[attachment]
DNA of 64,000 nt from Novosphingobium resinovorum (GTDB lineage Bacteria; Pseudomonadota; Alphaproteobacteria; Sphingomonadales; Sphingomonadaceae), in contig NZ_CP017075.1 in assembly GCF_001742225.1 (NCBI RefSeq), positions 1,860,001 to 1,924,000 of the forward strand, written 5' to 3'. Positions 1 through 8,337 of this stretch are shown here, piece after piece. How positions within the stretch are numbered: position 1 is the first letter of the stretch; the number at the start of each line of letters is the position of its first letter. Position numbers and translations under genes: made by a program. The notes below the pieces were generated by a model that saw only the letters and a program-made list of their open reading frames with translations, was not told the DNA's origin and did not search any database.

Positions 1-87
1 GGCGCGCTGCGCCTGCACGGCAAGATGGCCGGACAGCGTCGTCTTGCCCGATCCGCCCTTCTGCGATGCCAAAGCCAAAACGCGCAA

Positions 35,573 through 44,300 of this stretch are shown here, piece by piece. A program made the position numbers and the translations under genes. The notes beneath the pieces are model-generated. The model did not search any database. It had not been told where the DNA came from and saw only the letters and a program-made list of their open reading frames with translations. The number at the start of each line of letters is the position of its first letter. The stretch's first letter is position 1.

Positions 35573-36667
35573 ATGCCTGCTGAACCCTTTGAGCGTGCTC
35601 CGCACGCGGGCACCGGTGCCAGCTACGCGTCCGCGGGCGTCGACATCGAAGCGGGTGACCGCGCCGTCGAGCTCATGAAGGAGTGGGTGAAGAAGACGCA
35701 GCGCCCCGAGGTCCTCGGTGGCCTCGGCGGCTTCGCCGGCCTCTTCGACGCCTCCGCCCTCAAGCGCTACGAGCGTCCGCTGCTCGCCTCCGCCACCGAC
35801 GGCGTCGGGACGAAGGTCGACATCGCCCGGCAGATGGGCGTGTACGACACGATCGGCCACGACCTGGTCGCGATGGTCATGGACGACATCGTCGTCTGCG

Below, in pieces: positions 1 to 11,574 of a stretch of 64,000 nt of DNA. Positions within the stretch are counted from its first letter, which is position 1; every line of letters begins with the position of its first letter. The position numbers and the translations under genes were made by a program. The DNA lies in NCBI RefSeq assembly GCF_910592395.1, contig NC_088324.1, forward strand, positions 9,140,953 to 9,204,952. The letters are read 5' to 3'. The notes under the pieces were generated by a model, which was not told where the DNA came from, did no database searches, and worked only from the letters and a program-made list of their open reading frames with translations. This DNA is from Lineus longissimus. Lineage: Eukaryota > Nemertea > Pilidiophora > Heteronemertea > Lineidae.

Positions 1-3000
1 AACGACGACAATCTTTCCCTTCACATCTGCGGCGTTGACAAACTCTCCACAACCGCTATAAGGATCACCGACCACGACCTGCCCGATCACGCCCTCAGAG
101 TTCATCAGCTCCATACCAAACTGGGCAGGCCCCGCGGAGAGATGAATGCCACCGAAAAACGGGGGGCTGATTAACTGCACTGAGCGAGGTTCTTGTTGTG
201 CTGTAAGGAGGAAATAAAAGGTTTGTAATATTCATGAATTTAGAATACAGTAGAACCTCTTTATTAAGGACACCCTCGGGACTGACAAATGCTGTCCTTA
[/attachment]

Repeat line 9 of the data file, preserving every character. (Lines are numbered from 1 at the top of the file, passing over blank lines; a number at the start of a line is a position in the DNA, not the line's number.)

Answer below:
35801 GGCGTCGGGACGAAGGTCGACATCGCCCGGCAGATGGGCGTGTACGACACGATCGGCCACGACCTGGTCGCGATGGTCATGGACGACATCGTCGTCTGCG